(A Relais & Chateaux property)
The art of the motto is not one at which I am skilled. But I like to think that I can spot a good one when I see it. I like the motto of Bown’s Best – Me Meliorem Fieri. It means, of course, That I Might Be Better, a not inappropriate aspiration for someone seeking the best. Above the door of Hambleton Hall is carved in stone another good one. Indeed, it must surely be the perfect injunction for anyone about to enter one of England’s most famous country house hotels: Fay Ce Que Voudras – Do What You Want.
Hambleton Hall is in Rutland, the tiny county which was wiped off the map by nasty politicians in the 1970s and which thereafter – to general rejoicing – was resurrected. The Hall was built in 1881 by a brewer, Walter Marshall. Later it was owned by Eva Astley Paston Cooper. She liked the company of ‘theatricals’. They did not always repay her hospitality with conspicuous kindness. Noel Coward, a frequent guest, described his hostess thus: “Mrs Cooper was gay company. Her principal pleasure was to lie flat on her back upon a mattress in front of the fire and shoot off witticisms in a sort of petulant wail.” I fancy there has been no wailing since 1979, when the Hall was opened as a luxury hotel by Tim and Stefa Hart. They were determined to create somewhere special (getting in Nina Campbell to do the interiors, for example), and they succeeded in the most triumphant manner. Hambleton is regarded as a model of its kind.
Mr Hart and I share the same Cambridge college. A Jesus man who read Moral Sciences is likely to be charming, intelligent and articulate, and Mr Hart is all three. These qualities, together with his enthusiasm for good wine, make him the ideal hotelier.
Upon arrival, my first sight of the Hall had given me a strong sense of déjà vu. I suppose it was the architecture: a rambling confection of stone and red brick, tiling and gables – the sort of Norman Shaw Queen Anne Domestic Revival style which has played a large part in my life. Surely this was a prep school? (Although, had I thought for a moment, I would have realised that no headmaster worth his salt would have permitted that hedonistic motto to remain over the front door.) Once inside, however, all impression of an educational institution has flown away. No prep school I know is full of fine rugs, good oil paintings, plump sofas, sumptuous drapes and crackling log fires. No need to prepare those Latin verbs, then.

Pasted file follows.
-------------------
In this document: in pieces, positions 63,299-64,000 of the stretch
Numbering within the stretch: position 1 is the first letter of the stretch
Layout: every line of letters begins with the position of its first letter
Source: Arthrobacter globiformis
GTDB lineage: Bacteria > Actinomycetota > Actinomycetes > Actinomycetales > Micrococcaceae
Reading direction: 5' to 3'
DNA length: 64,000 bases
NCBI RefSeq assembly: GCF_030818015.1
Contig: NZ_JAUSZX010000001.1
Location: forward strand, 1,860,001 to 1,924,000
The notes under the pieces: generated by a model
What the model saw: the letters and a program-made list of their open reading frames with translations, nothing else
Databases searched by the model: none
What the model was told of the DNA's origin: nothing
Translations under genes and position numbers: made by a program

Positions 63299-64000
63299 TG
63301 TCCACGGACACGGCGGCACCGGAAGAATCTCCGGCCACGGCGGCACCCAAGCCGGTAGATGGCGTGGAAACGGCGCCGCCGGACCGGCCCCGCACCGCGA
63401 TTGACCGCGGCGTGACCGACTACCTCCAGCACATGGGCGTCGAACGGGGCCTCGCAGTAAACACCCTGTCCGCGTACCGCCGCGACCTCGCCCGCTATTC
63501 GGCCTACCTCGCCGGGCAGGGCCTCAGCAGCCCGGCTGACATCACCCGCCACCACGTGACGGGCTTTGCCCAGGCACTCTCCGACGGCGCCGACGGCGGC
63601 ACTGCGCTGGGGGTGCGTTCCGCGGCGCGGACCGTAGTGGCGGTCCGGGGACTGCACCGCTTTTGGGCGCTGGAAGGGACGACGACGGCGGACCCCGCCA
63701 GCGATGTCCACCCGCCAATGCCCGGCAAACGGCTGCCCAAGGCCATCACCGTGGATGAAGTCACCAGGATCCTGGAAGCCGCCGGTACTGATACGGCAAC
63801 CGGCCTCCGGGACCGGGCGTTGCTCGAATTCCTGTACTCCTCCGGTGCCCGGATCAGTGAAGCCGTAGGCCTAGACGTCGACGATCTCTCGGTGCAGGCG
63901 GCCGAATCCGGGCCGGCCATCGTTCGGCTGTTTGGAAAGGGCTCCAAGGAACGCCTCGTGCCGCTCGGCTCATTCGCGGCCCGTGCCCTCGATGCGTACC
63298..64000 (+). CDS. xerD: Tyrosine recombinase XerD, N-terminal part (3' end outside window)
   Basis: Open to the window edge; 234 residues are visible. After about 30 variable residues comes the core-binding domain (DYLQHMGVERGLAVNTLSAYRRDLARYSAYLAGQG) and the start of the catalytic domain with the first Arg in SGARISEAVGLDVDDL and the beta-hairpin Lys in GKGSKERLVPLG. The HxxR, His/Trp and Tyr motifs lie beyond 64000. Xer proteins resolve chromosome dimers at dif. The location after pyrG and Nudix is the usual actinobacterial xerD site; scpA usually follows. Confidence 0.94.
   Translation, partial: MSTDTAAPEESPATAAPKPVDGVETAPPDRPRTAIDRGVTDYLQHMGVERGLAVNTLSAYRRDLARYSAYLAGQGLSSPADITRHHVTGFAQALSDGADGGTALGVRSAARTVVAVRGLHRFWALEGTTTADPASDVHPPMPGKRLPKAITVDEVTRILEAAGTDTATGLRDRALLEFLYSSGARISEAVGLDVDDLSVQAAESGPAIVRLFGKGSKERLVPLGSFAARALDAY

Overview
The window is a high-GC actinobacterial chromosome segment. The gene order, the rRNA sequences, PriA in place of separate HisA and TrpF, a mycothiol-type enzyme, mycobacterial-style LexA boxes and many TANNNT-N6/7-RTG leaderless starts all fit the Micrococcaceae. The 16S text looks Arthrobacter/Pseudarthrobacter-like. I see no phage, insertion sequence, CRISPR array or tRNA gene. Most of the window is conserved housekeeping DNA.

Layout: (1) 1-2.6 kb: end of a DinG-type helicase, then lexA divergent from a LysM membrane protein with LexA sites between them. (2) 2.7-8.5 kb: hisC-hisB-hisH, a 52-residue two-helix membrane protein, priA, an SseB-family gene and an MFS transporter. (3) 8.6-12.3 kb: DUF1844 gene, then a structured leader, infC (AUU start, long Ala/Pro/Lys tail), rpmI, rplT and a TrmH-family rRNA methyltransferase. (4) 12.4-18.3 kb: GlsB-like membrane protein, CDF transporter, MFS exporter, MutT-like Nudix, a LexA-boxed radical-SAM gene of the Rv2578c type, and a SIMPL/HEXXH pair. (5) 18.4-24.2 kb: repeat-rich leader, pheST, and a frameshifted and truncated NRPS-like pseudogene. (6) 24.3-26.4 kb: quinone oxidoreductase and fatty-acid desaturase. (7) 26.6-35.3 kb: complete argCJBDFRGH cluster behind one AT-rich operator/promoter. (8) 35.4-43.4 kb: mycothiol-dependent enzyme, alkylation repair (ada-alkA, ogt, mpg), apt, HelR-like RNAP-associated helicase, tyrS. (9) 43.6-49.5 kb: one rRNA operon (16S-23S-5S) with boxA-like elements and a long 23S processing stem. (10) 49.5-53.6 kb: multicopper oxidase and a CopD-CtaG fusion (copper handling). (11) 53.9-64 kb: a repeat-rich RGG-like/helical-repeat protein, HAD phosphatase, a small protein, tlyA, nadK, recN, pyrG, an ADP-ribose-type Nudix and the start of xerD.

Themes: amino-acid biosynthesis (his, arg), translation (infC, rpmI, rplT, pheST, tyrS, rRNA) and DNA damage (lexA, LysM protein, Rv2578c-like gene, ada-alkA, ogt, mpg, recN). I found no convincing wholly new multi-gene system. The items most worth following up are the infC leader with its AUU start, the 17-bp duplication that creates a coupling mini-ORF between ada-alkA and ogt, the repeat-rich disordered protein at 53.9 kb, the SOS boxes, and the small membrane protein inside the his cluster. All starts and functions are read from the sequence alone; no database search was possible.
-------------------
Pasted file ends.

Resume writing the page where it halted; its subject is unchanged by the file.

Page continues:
I will say a word here about the staff. Everyone I met at Hambleton proved exceptionally friendly and courteous. This spoke well, not only of Mr Hart, but also of his General Manager, Chris Hurst (pictured, in a check shirt) and of the Restaurant Director, Graeme Matheson (pictured, with a red tie).
I lodged on the first floor, at the top of the house’s grand staircase, in The Middlehurst Room (pictured - a ‘master’ room and therefore £380-£440 a night, bed and breakfast for two). Through outer and inner doors I entered a light and spacious bedroom with blue wallpaper of leaves and flowers. The antique chest of drawers in mahogany, the canopy over the bed and the wing chairs upholstered in red imparted a pleasing sense of dignified comfort. Through the large bay window I could look over the sloping gardens to the glistening surface of Rutland Water and on to the rising land on the other side of the valley. In the bathroom were spotlights, engravings of fish, two wash basins, the loo and a large tub with a shower over. All in all, this was exactly the sort of accommodation you would want in a country house. Hambleton is in the middle of hunting country – specifically, that of the Cottesmore. It is also very close to the Belvoir, the Quorn and the Fernie. But my own pleasures are less vigorous. Here it was a joy to sit, look at the view and think about dinner.